It has been a little over five years since my relationship with Land Rovers “officially” began. That’s when I became the unexpected and somewhat reluctant owner of a Discovery II. In reality, I was attached to them long before I ever owned one.
I’m not sure exactly when I first got the bug, but I’m pretty sure it started out subliminally. It was probably the summer of ’87, which I spent in England where my father was stationed in the Air Force. I immersed myself in the ways of the British in those ten weeks – malt vinegar on my chips, buying beer (OK, shandy) at the age of 16, scanning every newspaper for the “Page 3” girls – and I’m sure Land Rovers were simply a subconscious part of internalizing the culture.
Despite access to hundreds of cars a year, my interest in Land Rovers only grew stronger.
Years later, I remember going to the local Land Rover dealer with a friend to check out the new Defenders. There was a 110 on the showroom floor, and I remember marveling at its external rollcage and how wavy the body panels were. We went back a year later when the first Discovery came in and wondered why on earth anyone would buy another Eddie Bauer Explorer when this now existed.
But down deep, it was the classic Range Rover that I had always imagined as my perfect vehicle. With its iconic shape, luxurious (for the times) appointments and that inviting split tailgate, it seemed like the ideal gentleman’s truck. It fit my sensibilities, if not my budget. When my wife and I needed a vehicle for taking our Jack Russell terriers to trials and on hunts, we settled on an Isuzu Rodeo.
As luck would have it, I fell into a rather fortunate line of work, taking a job writing about cars for a friend’s growing automotive enthusiast website. “Work” now included traveling to auto shows and reviewing the latest new models on the market. I had access to new Land Rovers, and perhaps more than any other carmaker, I made every effort to spend as much time with them as possible. Despite access to hundreds of cars a year, my interest in Land Rovers only grew stronger.
Five years ago, my boss came into my office and asked how badly I wanted a Land Rover. “Which Land Rover?” I asked. I was admittedly a little underwhelmed when he said a 2001 Discovery II. In my opinion, the Discovery was the official vehicle of spoiled house-moms, who drove their spoiled bratlings to soccer practice and dance class and riding lessons. I still really wanted a first-generation Range Rover, by now a genuine classic.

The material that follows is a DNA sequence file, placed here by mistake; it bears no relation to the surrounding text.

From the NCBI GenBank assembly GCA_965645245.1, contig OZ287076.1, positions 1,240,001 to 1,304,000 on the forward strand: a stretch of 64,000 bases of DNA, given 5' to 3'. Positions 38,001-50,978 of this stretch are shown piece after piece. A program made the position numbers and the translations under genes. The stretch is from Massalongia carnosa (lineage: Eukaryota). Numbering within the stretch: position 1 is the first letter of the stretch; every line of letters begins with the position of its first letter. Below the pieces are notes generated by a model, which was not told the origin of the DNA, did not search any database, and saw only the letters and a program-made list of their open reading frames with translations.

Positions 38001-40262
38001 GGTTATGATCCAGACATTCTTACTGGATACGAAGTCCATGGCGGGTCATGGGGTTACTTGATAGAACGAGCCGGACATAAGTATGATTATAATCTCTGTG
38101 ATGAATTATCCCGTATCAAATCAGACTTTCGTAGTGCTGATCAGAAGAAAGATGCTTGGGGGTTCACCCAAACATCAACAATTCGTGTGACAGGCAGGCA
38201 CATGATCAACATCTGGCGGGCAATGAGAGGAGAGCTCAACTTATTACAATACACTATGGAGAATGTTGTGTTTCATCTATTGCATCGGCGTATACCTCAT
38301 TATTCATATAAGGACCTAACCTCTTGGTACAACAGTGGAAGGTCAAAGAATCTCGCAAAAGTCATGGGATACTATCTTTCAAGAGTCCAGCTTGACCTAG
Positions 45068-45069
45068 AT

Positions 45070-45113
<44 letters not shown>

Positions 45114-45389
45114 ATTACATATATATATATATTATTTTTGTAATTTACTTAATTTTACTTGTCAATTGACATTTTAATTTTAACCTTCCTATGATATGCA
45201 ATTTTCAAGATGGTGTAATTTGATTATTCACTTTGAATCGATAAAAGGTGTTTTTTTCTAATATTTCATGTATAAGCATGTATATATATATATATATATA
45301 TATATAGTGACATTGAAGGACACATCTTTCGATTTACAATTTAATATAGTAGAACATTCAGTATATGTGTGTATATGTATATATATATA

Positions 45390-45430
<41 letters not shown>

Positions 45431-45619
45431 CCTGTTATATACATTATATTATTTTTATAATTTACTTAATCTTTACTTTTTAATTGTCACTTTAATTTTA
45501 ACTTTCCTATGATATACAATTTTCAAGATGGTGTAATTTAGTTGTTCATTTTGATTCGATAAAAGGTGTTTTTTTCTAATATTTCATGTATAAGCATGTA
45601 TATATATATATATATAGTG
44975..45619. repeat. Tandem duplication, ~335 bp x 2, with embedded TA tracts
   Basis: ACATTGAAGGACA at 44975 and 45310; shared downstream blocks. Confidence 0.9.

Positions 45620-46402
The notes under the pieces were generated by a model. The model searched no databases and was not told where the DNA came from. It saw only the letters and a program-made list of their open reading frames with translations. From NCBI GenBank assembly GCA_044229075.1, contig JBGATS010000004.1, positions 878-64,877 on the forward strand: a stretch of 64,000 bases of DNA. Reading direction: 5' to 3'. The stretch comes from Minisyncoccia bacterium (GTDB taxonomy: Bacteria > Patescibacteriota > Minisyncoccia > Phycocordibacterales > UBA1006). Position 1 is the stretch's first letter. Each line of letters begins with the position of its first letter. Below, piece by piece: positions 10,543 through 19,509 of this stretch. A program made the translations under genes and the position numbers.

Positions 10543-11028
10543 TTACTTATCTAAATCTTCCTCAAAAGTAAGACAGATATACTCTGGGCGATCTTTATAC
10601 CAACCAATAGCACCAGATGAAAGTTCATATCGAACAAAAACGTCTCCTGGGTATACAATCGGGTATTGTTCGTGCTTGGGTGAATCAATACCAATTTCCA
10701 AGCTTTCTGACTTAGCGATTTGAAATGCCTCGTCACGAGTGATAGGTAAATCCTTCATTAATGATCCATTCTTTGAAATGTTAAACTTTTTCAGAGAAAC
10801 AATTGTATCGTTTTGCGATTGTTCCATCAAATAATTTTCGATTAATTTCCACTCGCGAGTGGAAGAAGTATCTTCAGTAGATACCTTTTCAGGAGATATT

“You can get it cheap. It just needs an engine.”
He knew I was always a sucker for a good fixer-upper. I just can’t stand to see a good vehicle get thrown away for a little issue like a blown engine. Six-hundred bucks and a day later, it was mine. It took a little over year of spare time and money to tear it down, source a good engine and get it back on the road, but once I finally drove it, I was hooked. All my preconceptions about the Discovery were erased, and I realized that regardless of how someone chooses to use their Land Rover, they are all exceptionally more capable than most owners will ever know.
The Discovery became a part of the family, our default vehicle for anything even remotely adventurous. We camped from it, climbed the ladder on its rear door to watch birds from its roof, and got through floods and snow when no one else dared try. We also used it to lend a hand to those who tried but failed to make it through the floods and the snow.
When, after 25,000 reliable miles on its rebuild, it decided not to complete a cross-country move with a U-Haul trailer in tow, my daughter wept at the thought of being without a Land Rover. We eventually replaced it with yet another Discovery II, much to her satisfaction, and mine as well.
I’m still working on finding a Range Rover Classic, but for now I’m content with what I have. And while I may not recall the exact point at which my relationship with Land Rover began, I know I can’t imagine ever not having a Land Rover again.